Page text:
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Obama gun-violence plan: Millions more for mental health services

January 16, 2013
by Dennis Grantham, Editor-in-Chief
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Plan would expand mental health services for schoolkids, teens, and young adults. But will Congress support it?
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In announcing the Administration’s plan to reduce gun-related violence,  President Obama said he would issue a series of 23 executive orders and ask legislators to approve additional initiatives totaling tens of millions more aimed at helping the nation “make access to mental health care as easy as access to a gun.” Among the key elements of the President’s announcement were:  

  • a call to keep guns out of dangerous hands by strengthening the nation’s background checking system and to strengthen enforcement powers for existing laws regarding gun-related crimes, gun trafficking, gun importation, and the tracking of lost and stolen guns.  
  • a proposed ban on military-style assault weapons along with high capacity magazines (> 10 bullets) and armor-piercing bullets.
  • initiatives for improving school safety and the ability of school officials, staff, and professionals to identify and respond to mental health, substance abuse, and violence concerns.
  • steps to improve access and quality of mental health services to all Americans, particularly young adults and school-age children and teens, and to launch a national dialogue about mental health.

While noting that the vast majority of people with mental illness are not violent, the President stated that “recent mass shootings have highlighted how some cases of mental illness can develop into crisis situations if individuals do not receive proper treatment.”  He called on the nation to “do more than just keep guns out of the hands of people with serious mental illness,” asserting that “we need to identify mental health issues early and help individuals get the treatment they need before these dangerous situations develop.” Then, he announced a series of executive orders that directed:

  • the federal government to eliminate “unnecessary legal barriers” that prevent states from making relevant information, notably mental health information, available to the background check system due to misunderstanding or misapplication of the requirements of the Health Insurance Portability and Accountability Act (HIPAA).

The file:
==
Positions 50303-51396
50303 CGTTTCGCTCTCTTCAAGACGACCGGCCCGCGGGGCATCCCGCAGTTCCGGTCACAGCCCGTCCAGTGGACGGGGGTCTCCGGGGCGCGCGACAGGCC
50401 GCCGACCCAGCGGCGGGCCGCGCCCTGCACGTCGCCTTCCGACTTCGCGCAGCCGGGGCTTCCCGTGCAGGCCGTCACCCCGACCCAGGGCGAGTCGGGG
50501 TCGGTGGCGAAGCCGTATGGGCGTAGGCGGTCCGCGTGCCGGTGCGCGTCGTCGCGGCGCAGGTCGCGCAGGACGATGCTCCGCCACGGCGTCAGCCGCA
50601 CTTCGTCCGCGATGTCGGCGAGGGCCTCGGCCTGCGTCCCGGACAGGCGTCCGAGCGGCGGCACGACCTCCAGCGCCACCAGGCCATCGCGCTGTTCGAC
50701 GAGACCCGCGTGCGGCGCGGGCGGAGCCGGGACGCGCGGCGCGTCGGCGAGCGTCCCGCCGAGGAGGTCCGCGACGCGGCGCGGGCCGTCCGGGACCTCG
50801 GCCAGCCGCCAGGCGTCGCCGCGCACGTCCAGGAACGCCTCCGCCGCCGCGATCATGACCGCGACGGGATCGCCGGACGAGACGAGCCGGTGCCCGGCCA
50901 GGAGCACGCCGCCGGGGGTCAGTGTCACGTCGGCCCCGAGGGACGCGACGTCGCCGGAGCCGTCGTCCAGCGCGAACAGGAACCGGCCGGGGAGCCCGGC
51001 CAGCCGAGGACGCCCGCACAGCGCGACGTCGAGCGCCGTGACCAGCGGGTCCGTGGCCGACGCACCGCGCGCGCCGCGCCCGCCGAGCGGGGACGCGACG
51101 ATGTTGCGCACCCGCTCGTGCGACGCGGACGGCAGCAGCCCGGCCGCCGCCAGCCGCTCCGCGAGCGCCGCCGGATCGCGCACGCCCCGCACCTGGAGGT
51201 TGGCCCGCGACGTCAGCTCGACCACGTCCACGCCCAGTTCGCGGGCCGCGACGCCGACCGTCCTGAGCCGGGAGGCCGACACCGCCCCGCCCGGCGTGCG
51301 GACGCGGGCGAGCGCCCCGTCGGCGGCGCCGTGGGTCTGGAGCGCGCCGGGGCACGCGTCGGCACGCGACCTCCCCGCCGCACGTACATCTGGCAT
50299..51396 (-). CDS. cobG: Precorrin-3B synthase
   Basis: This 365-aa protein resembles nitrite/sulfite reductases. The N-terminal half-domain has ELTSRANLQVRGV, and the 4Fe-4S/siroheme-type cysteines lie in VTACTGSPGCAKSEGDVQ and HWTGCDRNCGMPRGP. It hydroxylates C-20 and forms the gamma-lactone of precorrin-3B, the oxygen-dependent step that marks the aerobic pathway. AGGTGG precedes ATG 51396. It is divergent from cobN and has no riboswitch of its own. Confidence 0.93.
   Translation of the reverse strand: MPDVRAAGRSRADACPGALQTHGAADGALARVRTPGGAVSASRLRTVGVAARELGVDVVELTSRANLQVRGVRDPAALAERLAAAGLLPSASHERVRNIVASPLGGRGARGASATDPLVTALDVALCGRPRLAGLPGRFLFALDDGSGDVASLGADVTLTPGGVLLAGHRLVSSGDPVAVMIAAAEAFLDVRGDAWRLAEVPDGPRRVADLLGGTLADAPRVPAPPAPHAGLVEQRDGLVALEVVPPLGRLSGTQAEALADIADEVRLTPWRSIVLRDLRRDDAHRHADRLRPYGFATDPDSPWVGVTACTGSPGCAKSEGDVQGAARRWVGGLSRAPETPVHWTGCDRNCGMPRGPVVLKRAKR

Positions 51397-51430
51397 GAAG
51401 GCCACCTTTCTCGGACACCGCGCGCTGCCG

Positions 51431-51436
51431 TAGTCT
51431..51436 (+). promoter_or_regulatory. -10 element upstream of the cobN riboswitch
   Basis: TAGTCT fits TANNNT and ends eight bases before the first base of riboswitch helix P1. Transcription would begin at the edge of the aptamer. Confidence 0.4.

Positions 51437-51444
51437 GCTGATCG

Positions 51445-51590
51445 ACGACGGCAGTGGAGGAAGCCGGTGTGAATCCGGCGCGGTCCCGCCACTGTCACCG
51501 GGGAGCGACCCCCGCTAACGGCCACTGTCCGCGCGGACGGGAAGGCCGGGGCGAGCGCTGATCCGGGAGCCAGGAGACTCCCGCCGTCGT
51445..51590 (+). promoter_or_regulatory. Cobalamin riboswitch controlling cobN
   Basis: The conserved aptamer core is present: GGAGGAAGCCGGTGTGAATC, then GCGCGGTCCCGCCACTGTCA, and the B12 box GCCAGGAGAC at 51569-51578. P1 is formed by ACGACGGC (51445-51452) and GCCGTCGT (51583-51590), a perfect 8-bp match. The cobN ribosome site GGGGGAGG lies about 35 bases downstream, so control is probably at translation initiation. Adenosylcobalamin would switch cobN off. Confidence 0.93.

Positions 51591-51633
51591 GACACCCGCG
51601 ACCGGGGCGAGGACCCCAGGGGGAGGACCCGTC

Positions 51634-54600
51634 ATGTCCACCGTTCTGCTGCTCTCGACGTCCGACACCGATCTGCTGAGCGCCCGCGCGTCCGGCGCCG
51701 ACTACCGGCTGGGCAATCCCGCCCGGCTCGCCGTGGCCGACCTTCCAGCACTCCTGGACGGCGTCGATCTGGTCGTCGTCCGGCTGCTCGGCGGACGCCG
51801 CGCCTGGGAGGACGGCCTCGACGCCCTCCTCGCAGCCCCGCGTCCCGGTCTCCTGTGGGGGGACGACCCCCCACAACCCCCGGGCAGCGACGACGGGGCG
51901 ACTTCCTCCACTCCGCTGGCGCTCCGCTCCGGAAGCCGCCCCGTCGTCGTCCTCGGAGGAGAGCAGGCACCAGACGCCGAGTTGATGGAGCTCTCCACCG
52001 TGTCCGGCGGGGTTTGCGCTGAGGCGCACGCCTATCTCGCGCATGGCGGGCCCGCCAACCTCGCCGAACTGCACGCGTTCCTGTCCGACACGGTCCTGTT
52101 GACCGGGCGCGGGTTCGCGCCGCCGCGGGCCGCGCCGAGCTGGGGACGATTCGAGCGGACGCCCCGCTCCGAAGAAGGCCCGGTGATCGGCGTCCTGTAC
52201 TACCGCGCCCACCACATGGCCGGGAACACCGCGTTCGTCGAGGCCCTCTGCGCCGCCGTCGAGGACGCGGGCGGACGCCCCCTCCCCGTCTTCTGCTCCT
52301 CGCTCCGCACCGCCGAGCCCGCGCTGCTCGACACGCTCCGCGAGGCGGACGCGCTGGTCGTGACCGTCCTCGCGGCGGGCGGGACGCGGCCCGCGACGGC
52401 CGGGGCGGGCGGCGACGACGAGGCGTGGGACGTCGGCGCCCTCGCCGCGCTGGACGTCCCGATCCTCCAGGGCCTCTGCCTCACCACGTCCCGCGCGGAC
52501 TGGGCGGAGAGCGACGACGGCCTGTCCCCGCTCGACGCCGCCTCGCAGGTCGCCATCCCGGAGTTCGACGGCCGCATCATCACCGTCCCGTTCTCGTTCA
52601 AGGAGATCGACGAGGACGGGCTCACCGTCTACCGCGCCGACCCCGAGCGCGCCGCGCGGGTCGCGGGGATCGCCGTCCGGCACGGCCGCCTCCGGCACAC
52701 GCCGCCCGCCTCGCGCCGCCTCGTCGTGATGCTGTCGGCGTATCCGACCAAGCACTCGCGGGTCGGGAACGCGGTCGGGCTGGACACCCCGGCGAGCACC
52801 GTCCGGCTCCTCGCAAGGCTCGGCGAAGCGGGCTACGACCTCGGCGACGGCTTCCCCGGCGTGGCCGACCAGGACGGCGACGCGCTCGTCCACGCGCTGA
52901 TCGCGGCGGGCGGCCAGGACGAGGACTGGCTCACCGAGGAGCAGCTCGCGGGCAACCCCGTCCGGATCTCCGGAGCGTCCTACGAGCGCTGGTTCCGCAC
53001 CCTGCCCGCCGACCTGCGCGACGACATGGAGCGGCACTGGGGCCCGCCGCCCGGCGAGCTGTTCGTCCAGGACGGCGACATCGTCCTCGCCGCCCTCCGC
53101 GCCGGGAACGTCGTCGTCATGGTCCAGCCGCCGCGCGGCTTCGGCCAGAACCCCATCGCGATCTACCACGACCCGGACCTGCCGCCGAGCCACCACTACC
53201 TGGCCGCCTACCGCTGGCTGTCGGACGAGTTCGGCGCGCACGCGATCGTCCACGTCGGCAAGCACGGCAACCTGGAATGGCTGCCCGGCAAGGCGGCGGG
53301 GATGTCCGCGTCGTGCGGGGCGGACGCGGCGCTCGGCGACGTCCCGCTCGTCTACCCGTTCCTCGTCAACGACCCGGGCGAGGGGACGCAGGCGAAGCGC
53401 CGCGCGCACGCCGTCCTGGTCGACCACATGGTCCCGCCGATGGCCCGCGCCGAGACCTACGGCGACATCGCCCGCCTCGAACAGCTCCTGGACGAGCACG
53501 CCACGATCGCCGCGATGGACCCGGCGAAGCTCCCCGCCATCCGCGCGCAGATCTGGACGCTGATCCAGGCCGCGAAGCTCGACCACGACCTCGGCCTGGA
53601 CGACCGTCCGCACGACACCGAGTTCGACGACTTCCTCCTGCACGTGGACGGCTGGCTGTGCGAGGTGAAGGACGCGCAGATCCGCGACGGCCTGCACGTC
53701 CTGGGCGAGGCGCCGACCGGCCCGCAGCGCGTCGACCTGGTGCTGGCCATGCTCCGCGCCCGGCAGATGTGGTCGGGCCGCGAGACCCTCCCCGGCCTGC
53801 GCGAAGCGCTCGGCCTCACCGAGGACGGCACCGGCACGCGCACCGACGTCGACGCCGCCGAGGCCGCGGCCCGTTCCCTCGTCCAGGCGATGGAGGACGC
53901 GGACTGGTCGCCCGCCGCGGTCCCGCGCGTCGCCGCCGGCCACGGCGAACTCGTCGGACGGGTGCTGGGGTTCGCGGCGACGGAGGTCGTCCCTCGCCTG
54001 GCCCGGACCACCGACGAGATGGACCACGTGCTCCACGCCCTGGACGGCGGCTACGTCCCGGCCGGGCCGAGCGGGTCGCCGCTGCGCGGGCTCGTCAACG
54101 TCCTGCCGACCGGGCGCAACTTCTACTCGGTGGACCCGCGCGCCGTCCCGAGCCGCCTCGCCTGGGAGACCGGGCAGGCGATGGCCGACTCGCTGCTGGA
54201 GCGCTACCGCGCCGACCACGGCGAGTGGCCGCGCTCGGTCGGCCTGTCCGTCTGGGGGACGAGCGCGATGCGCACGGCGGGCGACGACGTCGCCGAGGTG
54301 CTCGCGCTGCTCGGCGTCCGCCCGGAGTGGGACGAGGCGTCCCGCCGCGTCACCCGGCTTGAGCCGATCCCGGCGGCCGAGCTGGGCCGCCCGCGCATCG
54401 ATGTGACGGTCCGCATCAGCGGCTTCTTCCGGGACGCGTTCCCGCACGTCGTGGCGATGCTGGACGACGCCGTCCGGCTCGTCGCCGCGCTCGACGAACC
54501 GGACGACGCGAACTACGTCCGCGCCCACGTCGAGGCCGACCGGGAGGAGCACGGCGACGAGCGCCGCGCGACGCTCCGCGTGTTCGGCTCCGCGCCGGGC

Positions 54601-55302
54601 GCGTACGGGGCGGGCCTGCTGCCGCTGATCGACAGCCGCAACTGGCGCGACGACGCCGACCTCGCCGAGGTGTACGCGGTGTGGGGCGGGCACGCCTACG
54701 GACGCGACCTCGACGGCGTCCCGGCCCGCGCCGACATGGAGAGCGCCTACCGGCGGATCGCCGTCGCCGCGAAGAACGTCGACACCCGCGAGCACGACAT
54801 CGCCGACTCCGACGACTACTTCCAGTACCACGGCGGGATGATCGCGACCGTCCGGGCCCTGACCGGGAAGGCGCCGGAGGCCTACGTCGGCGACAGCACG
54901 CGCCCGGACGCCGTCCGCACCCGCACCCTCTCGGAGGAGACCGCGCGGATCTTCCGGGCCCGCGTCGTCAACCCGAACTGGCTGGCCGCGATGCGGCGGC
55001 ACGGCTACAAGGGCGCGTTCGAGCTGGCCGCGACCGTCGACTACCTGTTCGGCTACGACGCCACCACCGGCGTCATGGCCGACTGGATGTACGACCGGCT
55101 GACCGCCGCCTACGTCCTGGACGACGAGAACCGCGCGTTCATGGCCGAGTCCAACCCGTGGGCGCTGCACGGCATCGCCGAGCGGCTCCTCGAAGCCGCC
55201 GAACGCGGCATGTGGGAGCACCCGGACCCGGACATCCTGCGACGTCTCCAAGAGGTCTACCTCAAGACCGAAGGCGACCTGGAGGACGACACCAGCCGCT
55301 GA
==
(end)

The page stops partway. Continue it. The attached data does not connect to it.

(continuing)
• the Centers for Disease Control to conduct research into the causes and prevention of gun violence as a public health issue.
  • the National Violent Death Reporting System to be expanded from the current 18 states to all 50 states so that anonymous details collected about the use of firearms in homicides or suicides can be better shared and understood.
  • federal agencies to clarify that no federal regulations prevent health care providers from reporting threats of violence to law enforcement and that no elements of the Affordable Care Act limit the ability of doctors to ask patients about the presence of guns or about gun safety as needed, especially when the patient—or family members—are young or show signs of mental illness.
  • federal agencies to expand training for law enforcement, first responders, and school officials to respond to an “active shooter” situation.

The President also ordered his Administration to follow through on timely completion of anticipated new regulations that support the implementation of the Affordable Care Act and the Mental Health Parity and Addiction Equity Act of 2008. He ordered that:

  • federal agencies complete and release long-awaited final regulations next month governing how private existing group plans that offer behavioral health benefits, as well as new private small-group and individual plans, must cover mental health and addiction treatment benefits at parity with other health benefits.  
  • the Department of Health and Human Services clarify the scope of mental health services that state Medicaid plans must cover, specifically that these plans must comply with mental health parity requirements.

In addition, the President recommended that Congress pass a range of steps to improve school safety and expand access to behavioral health professionals and services, including:

  • A call for $150 million for use by law enforcement or school districts to support the hiring of 1,000 new school resource officers and school counselors
  • A $50 million initiative to assist 8,000 schools in training teachers and staff how to implement evidence-based practices that foster a safer and nurturing school environment.
  • A call to reach 750,000 young people with a new initiative, Project AWARE (Advancing Wellness and Resilience in Education) that can help to identify individuals with mental illness early and enable their rapid referral to treatment.  Project AWARE has two key components:

—a $15 million grant would support “Mental Health First Aid” training for teachers and other adults who interact with young people that would help them to detect and respond to mental illness in young people and encourage them and their families to locate and seek treatment.   

—a $40 million grant to ensure that school districts can work with law enforcement, mental health agencies, or other local organizations to assure that students with mental health or behavioral issues are referred to appropriate and needed services.